Analysis Of Indian Killer By Sherman Alexie

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Storytelling is a vital component of Native American culture. Each story is passed down through multiple generations and is seen as a sacred part of that family’s history, as well as a way to continue legacies and preserve tribal traditions. In Sherman Alexie’s Indian Killer, characters manipulate the tradition of storytelling in order to identify with their culture and appropriate others’ when in need of a physical or spiritual connection to their ethnic background, which results in physical and psychological trauma. Within the novel, both historical accounts of real events and mythological accounts of imaginary circumstances are presented as subdivisions of storytelling. Myth is representative of spiritual dysphoria, while history portrays …show more content…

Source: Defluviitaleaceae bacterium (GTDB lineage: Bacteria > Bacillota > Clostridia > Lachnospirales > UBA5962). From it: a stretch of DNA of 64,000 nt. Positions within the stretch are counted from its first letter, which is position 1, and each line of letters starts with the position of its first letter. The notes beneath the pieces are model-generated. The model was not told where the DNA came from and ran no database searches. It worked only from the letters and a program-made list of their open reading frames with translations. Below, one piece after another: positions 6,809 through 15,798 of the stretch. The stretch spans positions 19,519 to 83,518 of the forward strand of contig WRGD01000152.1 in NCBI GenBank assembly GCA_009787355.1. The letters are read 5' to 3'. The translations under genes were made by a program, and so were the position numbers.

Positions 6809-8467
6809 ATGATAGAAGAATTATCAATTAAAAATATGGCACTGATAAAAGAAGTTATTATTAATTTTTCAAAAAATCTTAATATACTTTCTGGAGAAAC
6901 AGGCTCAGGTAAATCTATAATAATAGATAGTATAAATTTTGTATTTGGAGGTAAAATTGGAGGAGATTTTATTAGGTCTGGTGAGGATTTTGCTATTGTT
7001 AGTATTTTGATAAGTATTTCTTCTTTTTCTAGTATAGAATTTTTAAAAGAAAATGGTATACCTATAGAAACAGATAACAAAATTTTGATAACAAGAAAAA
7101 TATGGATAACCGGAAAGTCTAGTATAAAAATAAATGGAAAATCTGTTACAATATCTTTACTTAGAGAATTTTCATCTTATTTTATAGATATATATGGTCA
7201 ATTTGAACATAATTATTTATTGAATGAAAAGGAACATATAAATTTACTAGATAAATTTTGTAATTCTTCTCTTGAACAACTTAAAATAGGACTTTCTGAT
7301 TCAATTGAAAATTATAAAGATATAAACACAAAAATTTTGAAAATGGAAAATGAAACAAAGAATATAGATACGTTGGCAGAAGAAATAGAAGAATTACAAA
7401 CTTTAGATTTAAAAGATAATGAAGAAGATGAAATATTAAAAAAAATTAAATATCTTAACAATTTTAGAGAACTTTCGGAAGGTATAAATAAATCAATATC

Bird, a white man, warps history in order to literally beat the idea of a “dirty Indian” into Reggie’s head and prevent him from connecting with what Bird views as the contaminated half of his ethnicity (Alexie 94). According to Bird, conflicts and hostilities between “good” and “dirty” Indians have existed since Europeans first colonized the Americas, but his view of history is skewed in favor of the side he supported during the 1970’s and the victors on each side of the wars (92). He physically abuses Reggie when he incorrectly describes his father’s version of history, which mainly focuses on the differences between what he believes Indians should be, contrary to many of the facts he knows, and what he believes Indians are: “dirty,” “hostile,” and “drunk… staggering around downtown” (94). Each act of violence committed upon Reggie by his father establishes a physical connection, and he eventually identifies with his father’s warped, bleached perception of the “good Indians” who were murdered and tortured by white men and “hostile Indians” throughout history. Toward the end of the novel, Reggie feels such a strong connection to his Indian heritage that he believes he is the embodiment of his people’s history, placing himself among the fallen Indians by referring to them as “us” and “we” (257). Reggie possesses both Indian and white blood, which he claims is the source of his failures and successes, respectively (94). His father’s distorted version of history replaces his lack of a solid physical connection, despite his parentage. He is forced to appropriate aspects of white culture and “[bury] his Indian identity” at a young age, effectively preventing him from identifying with half of his ethnic

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